Selective use of CSS content: attr

I’ve been playing around with CSS a lot recently, in particular the content property of the ::before and ::after pseudo-elements. I discovered you can define an HTML attribute and have CSS place it before or after the HTML element on which the attribute is defined.

What?!

Let me illustrate with an example.

Example: using content: attr

If I want to show you the contents of a file, I can use a <pre> element of class file-contents. If I define data attribute data-filename inside the <pre class='file-contents'> tag:

<pre class='file-contents' data-filename='example.txt'>The contents of my text file.</pre>

I can use CSS to display that filename:

.file-contents::before {
  content: attr(data-filename); /* no quotation marks or anything */
}

My sample text file will be displayed like this:

The contents of my named sample text file.

However, the filename might not always be relevant; attribute data-filename will be empty, so the CSS will add an empty string, leading to a blank line; this is undesirable:

The contents of my unnamed sample text file.

Example: using content: attr selectively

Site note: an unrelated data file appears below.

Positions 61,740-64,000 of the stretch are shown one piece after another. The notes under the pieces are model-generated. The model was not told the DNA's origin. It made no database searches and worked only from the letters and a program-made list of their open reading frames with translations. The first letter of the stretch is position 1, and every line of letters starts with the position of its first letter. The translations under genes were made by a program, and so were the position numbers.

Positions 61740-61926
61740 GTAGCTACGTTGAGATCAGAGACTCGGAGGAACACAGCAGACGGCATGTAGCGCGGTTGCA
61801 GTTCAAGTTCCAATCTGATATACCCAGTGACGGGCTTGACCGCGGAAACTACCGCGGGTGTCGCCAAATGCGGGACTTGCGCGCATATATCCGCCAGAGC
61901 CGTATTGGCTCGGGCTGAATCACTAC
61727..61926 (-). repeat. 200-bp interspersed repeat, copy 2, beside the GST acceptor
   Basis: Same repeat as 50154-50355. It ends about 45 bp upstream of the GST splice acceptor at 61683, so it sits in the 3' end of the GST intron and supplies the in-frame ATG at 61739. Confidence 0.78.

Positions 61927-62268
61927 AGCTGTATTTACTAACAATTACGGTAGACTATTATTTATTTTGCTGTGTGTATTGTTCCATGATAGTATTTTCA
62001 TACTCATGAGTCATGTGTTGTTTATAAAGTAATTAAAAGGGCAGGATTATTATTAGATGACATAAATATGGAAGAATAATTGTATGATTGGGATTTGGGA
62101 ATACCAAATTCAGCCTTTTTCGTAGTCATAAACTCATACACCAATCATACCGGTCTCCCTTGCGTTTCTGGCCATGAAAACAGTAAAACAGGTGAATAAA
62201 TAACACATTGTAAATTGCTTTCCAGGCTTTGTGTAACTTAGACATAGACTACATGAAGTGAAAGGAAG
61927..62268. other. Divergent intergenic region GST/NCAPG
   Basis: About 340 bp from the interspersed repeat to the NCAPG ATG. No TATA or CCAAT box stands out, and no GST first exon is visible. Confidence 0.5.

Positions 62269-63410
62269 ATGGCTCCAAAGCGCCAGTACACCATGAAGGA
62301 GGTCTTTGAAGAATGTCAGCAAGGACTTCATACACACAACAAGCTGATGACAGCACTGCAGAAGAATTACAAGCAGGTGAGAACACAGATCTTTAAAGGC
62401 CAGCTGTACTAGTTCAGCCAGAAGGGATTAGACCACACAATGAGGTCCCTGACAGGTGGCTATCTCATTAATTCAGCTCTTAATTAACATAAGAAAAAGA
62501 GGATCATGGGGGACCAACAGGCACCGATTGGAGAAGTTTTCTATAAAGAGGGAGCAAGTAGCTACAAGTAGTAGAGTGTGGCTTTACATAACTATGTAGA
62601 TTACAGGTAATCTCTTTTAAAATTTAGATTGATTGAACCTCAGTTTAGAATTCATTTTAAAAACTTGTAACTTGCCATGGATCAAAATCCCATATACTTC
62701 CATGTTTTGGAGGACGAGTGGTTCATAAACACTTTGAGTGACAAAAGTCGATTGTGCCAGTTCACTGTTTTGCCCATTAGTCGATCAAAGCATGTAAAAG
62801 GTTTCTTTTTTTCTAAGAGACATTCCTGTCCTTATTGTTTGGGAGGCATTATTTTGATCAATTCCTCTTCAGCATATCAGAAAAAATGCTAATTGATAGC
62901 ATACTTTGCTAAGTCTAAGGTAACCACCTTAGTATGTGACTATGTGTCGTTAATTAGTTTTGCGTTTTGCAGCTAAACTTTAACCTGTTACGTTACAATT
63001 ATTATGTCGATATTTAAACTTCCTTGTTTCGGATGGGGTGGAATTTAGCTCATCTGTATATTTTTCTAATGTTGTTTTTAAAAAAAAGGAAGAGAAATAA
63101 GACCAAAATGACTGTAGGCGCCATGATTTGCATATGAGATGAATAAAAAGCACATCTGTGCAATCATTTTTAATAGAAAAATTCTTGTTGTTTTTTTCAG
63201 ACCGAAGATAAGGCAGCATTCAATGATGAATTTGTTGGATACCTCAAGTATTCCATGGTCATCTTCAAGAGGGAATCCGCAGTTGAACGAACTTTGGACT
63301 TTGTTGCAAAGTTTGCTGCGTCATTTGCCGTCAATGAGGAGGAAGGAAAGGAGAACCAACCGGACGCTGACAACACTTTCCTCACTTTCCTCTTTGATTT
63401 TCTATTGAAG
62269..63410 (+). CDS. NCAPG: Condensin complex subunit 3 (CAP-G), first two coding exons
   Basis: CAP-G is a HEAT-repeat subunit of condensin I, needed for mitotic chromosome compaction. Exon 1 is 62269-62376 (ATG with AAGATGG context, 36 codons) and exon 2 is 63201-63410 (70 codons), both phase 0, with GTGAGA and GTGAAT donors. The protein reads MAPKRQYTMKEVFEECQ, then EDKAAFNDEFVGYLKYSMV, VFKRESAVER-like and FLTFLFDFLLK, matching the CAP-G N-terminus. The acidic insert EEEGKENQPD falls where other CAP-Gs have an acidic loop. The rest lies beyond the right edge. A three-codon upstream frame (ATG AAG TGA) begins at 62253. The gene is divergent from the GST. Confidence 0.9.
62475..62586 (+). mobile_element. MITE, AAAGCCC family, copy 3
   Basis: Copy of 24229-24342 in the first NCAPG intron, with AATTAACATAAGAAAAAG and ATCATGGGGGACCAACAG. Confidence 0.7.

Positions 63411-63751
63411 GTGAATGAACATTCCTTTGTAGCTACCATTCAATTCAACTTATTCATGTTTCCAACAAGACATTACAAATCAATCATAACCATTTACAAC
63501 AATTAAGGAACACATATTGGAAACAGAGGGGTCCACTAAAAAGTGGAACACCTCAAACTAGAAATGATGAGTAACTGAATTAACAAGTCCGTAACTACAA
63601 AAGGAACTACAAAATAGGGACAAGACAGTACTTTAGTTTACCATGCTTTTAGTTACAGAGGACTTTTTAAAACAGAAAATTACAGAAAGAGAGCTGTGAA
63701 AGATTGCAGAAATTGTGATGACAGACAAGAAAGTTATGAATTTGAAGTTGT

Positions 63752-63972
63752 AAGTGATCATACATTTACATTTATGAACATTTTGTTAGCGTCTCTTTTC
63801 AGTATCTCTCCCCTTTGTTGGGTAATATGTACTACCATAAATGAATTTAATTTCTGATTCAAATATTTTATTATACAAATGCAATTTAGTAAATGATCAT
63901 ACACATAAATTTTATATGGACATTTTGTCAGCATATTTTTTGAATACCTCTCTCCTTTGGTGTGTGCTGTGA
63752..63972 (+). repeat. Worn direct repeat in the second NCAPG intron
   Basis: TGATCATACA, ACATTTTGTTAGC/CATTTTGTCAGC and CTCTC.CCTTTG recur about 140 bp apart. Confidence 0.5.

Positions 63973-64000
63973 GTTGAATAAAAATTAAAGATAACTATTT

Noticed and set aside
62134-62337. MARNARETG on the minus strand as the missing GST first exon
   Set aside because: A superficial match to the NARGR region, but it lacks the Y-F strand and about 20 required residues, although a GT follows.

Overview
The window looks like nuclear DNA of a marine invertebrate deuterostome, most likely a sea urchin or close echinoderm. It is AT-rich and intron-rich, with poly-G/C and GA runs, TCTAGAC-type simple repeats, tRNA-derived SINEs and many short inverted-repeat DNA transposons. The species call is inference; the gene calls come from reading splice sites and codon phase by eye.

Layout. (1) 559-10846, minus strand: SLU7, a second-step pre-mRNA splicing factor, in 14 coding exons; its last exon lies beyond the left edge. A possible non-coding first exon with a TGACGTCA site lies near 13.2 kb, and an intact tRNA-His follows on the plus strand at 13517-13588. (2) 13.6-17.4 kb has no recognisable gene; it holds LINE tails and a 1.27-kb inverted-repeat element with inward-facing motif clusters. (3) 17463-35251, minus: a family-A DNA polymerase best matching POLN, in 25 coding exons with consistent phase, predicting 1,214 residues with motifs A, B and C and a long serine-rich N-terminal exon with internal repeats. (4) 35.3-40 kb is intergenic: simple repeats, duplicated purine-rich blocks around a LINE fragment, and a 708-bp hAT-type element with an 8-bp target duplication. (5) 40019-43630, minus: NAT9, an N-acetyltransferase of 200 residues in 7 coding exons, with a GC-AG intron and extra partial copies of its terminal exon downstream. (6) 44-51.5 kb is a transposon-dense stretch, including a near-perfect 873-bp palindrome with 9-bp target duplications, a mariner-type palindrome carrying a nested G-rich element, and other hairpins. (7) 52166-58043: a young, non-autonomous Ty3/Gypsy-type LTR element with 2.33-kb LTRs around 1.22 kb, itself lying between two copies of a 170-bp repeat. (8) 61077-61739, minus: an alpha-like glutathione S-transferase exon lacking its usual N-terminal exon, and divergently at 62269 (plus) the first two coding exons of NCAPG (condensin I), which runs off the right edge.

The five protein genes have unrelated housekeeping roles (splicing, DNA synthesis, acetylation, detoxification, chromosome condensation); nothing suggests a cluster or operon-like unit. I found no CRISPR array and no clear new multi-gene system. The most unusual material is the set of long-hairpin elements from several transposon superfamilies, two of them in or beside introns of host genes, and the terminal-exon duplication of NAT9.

To fix this, I can make the CSS rule conditional by inserting the name of the attribute, data-filename, in square brackets after the pre selector [1]; this is an attribute selector, commonly seen used with input tags:

.file-contents[data-filename]::before {
  content: attr(data-filename);
}

Now, the filename will only show up on elements with the data-filename attribute defined:

The contents of my named sample text file.
The contents of my unnamed text file.

Conclusion

I’m very pleased with myself for discovering this. So much so, that I’ve also added the language of the code snippets as well as filenames – even combining them when relevant. I’ll no doubt add it to anything else I can think of!

References

  1. CSS content and attr at DWB

Add a comment?

This site uses Akismet to reduce spam. Learn how your comment data is processed.